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Don't Skype me: How Microsoft turned consumers against a beloved brand


IT'S relatively easy these days to find critics of Skype, the popular online calling service that Microsoft acquired in 2011 for US$8.5 billion.

Former devotees routinely gripe on social media that the software has become too difficult to use. On the Apple App store and Google Play store, negative reviews of the smartphone app are piling up, citing everything from poor call quality to gluttonous battery demand.

In March, tech investor and commentator Om Malik summarised the negativity by tweeting that Skype was "a turd of the highest quality" and directing his ire at its owner. "Way to ruin Skype and its experience. I was forced to use it today, but never again."

Microsoft says the criticism is overblown and reflects, in part, people's grumpiness with software updates. There are also other factors undermining users' affection for an Internet tool that 15 years ago introduced the idea of making calls online, radically resetting the telecommunications landscape in the process.

Since acquiring Skype from private equity investors, Microsoft has refocused the online calling service on the corporate market, a change that has made Skype less intuitive and harder to use, prompting many Skypers to defect to similar services operated by Apple, Google, Facebook and Snap.

The company hasn't updated the number of Skype users since 2016, when it put the total at 300 million.

By turning Skype into a key part of its lucrative Office suite for corporate customers, Microsoft is threatening what made it appealing to regular folks in the first place.

Founded in 2003 by a pair of Nordic entrepreneurs, Skype freed tens of millions of people from the tyranny of the phone companies by offering cheap overseas calls.

The company has cycled through various owners, including EBay. By 2011, the company was controlled by a Silver Lake-led consortium of investors and shopping itself to potential acquirers including Google and Microsoft even as it prepared for an initial public offering.

Keen to reduce Microsoft's reliance on the personal computer, former CEO Steve Ballmer saw in Skype an internet brand that was so popular it had become a verb. He decided to buy the leading incumbent and pay a 40 per cent premium over what Skype valued itself at the time.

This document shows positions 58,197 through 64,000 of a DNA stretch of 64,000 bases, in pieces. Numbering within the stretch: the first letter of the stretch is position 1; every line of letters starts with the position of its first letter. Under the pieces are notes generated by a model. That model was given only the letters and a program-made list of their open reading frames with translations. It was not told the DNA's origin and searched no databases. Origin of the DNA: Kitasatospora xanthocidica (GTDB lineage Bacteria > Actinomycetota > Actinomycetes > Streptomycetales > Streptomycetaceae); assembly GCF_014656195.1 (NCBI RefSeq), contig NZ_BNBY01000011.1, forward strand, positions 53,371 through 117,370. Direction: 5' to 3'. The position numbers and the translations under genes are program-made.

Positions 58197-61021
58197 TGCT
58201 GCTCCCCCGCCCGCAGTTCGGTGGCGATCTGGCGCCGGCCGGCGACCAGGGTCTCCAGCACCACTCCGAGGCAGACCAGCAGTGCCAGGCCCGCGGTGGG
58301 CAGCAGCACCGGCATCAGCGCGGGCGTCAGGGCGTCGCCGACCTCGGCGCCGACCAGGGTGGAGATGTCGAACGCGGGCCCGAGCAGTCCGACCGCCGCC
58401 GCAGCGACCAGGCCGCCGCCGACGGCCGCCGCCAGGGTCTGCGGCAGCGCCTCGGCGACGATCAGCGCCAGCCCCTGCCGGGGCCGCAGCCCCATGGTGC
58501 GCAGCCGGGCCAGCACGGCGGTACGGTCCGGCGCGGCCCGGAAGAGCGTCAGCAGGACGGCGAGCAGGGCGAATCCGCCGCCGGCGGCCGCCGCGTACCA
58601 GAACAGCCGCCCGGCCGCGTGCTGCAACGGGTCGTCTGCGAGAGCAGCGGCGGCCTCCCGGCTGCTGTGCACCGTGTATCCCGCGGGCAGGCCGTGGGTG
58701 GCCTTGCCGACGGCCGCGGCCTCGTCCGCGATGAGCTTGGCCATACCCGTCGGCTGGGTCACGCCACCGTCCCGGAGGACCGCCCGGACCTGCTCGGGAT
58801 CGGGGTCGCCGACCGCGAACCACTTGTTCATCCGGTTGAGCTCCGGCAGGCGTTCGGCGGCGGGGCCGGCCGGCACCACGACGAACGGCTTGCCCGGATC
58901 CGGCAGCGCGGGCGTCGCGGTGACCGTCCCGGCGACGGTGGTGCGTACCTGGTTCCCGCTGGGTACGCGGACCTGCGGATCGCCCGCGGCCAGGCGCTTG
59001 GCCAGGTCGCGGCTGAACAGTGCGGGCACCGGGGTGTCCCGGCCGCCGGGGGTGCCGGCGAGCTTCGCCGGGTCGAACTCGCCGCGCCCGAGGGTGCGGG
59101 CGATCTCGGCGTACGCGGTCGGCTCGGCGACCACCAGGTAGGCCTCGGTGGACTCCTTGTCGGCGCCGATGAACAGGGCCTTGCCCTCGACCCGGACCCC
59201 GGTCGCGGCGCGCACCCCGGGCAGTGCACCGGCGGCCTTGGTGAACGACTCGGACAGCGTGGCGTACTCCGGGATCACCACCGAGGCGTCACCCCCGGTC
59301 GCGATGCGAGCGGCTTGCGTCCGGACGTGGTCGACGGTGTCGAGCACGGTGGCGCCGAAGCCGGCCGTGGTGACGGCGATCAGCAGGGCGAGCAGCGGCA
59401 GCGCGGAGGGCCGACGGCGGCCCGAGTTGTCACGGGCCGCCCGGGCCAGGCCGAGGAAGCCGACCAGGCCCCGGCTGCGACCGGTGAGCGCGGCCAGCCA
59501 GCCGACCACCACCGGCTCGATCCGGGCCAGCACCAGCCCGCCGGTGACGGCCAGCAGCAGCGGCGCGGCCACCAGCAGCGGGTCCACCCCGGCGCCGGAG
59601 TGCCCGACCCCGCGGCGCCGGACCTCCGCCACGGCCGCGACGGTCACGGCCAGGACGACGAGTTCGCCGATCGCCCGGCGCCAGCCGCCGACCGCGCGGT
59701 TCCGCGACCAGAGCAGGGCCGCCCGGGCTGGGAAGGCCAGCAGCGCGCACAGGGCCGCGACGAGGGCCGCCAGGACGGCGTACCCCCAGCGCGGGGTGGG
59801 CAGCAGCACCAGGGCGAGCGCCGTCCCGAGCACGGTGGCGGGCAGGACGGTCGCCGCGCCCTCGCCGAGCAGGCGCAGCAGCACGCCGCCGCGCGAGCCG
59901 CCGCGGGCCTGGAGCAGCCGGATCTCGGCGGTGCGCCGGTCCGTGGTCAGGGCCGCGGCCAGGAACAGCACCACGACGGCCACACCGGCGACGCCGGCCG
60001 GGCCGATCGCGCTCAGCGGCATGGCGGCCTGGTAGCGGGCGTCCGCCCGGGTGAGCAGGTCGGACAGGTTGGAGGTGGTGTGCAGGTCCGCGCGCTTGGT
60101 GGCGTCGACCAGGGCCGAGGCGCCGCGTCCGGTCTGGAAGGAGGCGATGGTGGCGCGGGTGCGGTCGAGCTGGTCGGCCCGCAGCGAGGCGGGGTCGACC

"It was the biggest asset in the space at the time with the most recognised brand," says Lori Wright, who joined the Skype team as general manager last year from video-conference rival BlueJeans. "It was an opportunistic way for Microsoft to enter into something that was going to be significant."

Focusing on corporations was a reasonable strategy and one shared by Skype's prior management. Originally Mr Ballmer and company pledged to let Skype operate independently from Lync, Microsoft's nascent internet phone service for corporations. But two years later the company began merging the two into Skype for Business and folded that into Office. Today, Microsoft is using Skype for Business to help sell subscriptions to its cloud-based Office 365 and steal customers from Cisco. Microsoft has essentially turned Skype into a replacement for a corporate telephone system - with a few modern features borrowed from instant messaging, artificial intelligence and social networking.

Teams, the company's year-old version of Slack, is being merged with Skype for Business. LinkedIn, another acquisition, will provide work bios of the people Skypers are about to call. Drawing on Microsoft's pioneering work in AI, Skype can now translate calls into 12 languages.

As proof that the strategy is working, Microsoft points to a roster of blue-chip customers. Among them is General Electric, which says it rolled out Skype for Business to 220,000 employees late last year and is logging 5.5 million meeting minutes a day. Accenture and some of the largest banks are also big users, according to Office 365 marketing vice-president Ron Markezich. In a Forrester survey of 6,259 information workers, 28 per cent said that they used Skype for Business for conferencing, compared with 21 per cent for Cisco's products. Atkins, a UK engineering-design company that's part of SNC Lavalin Group, says its 18,500 workers use Skype for telephone service, conferences and sharing projects - to the tune of 10 million minutes a month.

But Microsoft has paid a price for prioritising corporations over consumers. The former seek robust security, search and the ability to host town halls; the latter ease-of-use and decent call quality. Inevitably, the complexity of the corporate software crowds out the simplicity consumers prefer. While the company maintains two separate apps, the underlying technology is the same and it's built with workers in mind. It doesn't help that Microsoft keeps overhauling the app. A redesign last summer sent ratings plunging.

People who have remained loyal to Skype despite all the alternatives complain most about service quality - calls that don't connect, connections that drop every other word, address books that disappear after software updates. Business customers have similar issues too, according to Forrester analyst Nick Barber.

Downloads of Skype's Android app reached one billion in October, although Microsoft doesn't say how often people log on. Ratings are starting to recover from the initial nosedive as customers become accustomed to the changes. WP

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